3G in Orange - now with less fat

12 Mar 2009 » permalink

Note: As many people have reported to me, the practices described below seem to be pretty common among mobile operators in Europe. To some extent the proxy can be bypassed — at least on the desktop.

Alternate Internet

Over the past couple of years a lot of effort and resources were invested into selling various variants of the ‘alternate Internet’. ‘Alternate’ meaning here — ‘Almost like the real thing, but…’

A prime example here is WAP. WAP was supposed to be this ‘Internet for mobile phones’ thing where providers would create an alternate WAP content of their websites. It ended up just being a synonym of Internet banking for geeks (at least in Poland).

Another example of an alternate Internet is what most mobile phones present when you type a url of a modern web page. You are supposed to believe that the crappy-formatted, layout-broken Frankenstein on the screen is the Internet.

It’s not.

In the context of the two examples above it’s not surprising the understand the sudden interest in mobile browsing when devices (ie. the iPhone or the Nokia tablets) started providing real, first-class Internet experience. People like the real thing, not the cheap imitation.

3G in Orange.pl

The worst kind of alternate Internet is the kind that’s advertised & sold as “the real thing” but it’s actually not. I'm talking here about what Orange does in Poland on it’s 3G network.

And what it does is: all images (jpg, png, gif) downloaded via the http protocol are being dynamically recompressed to their lower-quality representations. In other words: all images are being accessed through a proxy which serves them in a significantly reduced quality.

Here’s a more concrete example to illustrate how a Dilbert strip looks like on the iPhone. The left image is what you see when accessing it through the Orange 3G network. The right image is the original picture — as you can see it when accessed via wifi.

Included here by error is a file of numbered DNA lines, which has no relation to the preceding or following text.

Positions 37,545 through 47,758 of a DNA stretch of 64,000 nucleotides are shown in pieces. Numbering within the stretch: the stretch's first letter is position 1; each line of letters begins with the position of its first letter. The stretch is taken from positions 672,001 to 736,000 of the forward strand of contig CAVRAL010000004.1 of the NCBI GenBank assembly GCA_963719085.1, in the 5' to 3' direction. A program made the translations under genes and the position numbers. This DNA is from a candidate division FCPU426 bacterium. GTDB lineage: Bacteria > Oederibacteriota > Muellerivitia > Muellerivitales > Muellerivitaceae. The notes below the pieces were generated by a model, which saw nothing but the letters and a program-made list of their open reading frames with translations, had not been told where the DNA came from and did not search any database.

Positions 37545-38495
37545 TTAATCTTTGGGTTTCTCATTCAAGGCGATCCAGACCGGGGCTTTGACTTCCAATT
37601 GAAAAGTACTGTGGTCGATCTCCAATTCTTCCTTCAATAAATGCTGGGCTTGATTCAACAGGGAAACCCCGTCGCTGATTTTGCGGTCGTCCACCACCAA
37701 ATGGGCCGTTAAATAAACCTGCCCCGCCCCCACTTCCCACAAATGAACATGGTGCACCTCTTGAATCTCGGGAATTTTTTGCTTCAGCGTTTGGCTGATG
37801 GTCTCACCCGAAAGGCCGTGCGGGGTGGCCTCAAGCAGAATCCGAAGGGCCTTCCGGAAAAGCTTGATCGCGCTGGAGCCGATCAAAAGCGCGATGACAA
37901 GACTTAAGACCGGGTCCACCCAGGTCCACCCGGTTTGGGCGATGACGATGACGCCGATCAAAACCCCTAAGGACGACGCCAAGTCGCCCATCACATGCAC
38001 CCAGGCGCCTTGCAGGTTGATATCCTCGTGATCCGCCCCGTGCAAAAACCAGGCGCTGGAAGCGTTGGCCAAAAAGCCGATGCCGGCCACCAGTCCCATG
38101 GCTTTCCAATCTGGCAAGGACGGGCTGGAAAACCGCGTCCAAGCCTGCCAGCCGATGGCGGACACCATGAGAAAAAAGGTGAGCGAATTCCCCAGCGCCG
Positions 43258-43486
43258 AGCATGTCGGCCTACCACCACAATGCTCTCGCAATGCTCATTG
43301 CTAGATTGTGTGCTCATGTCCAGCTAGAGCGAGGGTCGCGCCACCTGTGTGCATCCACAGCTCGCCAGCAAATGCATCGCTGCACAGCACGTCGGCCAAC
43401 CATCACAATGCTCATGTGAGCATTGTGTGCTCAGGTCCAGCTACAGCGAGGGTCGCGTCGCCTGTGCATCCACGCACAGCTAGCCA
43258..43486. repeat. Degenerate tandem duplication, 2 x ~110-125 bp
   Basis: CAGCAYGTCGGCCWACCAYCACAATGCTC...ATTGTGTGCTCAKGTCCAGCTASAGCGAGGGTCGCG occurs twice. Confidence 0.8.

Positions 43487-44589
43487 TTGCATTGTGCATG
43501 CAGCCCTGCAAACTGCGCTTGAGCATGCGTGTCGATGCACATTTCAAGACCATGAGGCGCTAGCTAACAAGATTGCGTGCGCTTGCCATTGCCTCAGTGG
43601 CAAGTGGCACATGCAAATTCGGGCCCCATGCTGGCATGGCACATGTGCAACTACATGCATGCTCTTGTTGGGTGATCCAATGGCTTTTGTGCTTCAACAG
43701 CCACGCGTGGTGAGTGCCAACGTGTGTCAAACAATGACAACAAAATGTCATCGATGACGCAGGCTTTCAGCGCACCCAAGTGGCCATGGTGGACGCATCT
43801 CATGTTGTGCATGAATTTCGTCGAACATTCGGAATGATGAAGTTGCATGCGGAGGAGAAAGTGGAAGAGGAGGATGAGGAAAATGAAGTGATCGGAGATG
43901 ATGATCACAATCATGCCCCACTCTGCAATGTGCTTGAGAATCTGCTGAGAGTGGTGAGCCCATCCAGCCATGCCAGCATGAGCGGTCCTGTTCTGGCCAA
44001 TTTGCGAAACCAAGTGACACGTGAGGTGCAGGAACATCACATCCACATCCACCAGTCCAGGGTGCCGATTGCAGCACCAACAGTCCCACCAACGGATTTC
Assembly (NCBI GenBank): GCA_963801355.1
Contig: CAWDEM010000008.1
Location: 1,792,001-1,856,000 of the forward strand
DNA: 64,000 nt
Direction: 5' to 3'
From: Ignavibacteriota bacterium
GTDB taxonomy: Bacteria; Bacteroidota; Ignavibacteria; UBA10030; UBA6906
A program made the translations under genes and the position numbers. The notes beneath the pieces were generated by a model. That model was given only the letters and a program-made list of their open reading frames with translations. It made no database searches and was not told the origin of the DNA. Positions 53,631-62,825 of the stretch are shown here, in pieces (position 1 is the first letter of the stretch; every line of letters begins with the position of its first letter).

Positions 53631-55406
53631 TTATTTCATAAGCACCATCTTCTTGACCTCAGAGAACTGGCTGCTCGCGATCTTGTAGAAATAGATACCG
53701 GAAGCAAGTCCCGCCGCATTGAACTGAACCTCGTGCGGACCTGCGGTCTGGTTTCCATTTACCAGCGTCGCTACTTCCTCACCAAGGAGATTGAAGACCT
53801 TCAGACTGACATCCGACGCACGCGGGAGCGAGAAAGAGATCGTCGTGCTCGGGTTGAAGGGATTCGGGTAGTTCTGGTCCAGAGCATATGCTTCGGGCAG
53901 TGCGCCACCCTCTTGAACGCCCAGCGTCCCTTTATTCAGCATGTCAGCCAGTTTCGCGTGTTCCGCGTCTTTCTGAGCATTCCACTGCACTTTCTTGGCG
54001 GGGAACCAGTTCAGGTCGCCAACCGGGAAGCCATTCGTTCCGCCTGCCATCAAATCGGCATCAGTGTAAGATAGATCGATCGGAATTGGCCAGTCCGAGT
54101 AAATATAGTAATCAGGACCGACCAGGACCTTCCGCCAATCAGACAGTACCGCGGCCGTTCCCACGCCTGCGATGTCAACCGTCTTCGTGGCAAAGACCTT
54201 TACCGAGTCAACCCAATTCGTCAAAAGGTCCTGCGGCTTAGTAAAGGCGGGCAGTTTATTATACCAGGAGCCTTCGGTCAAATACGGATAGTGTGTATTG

Comparison 1

It’s not hard to see the differences. The gif image on the left has a reduced color palette and the gradients look pretty cheap.

There is no way to avoid the recompression on Orange 3G in Poland. It seems to be happening on a binary basis (the proxy detects headers?). Sadly — it also affects all other applications accessing image data via http — not only the browser.

Below is an example of the Twitteriffic application on the iPhone. Again — left is 3G, right is wifi. Observing the avatars one can easily see that the pictures (jpg’s) on 3G (left) are quite blurry (compressed) when compared to the originals (right).

Comparison 2

Unfortunately, this is not all. Additionally to recompressing the images, Orange is injecting a 12kb piece of javascript code into all html documents. This code (which looks like originating from Sprint) is adding a right click option to images to “improve their quality” (meaning: load the original image). Obviously, this only works if you’re in a web browser and if the web browser is a supported one (sorry, no iPhone support).

Mind boggles

The whole idea is so broken that it’s even hard to start explaining all the problems with it. I could go on enumerating all the issues but I’ll just focus on two fundamental ones.

Firstly — the idea is not fair because customers are not being told the whole truth. They think they’re buying Internet access while in fact they’re getting lower-quality Internet access. It’s obvious why the recompression process has been put in place — lowering the image quality/size gives a fake impression of faster download speeds (this is by far one of the primary factors of the connection).

Secondly, I see a significant security/privacy infringement in those actions. Owning the pipe does not mean you can alter the content passing through it. In the corner cases there might be digital rights embedded in the pictures. But even in the standard case — silently injecting a piece of runnable code that gets executed on the user’s machine is, as far as my logic goes, highly illegal. Or at least — very evil.

The ability to recompress the traffic implies the ability to monitor it in the first place. What else is Orange in Poland doing with the traffic data?

I'm not sure if I want to know.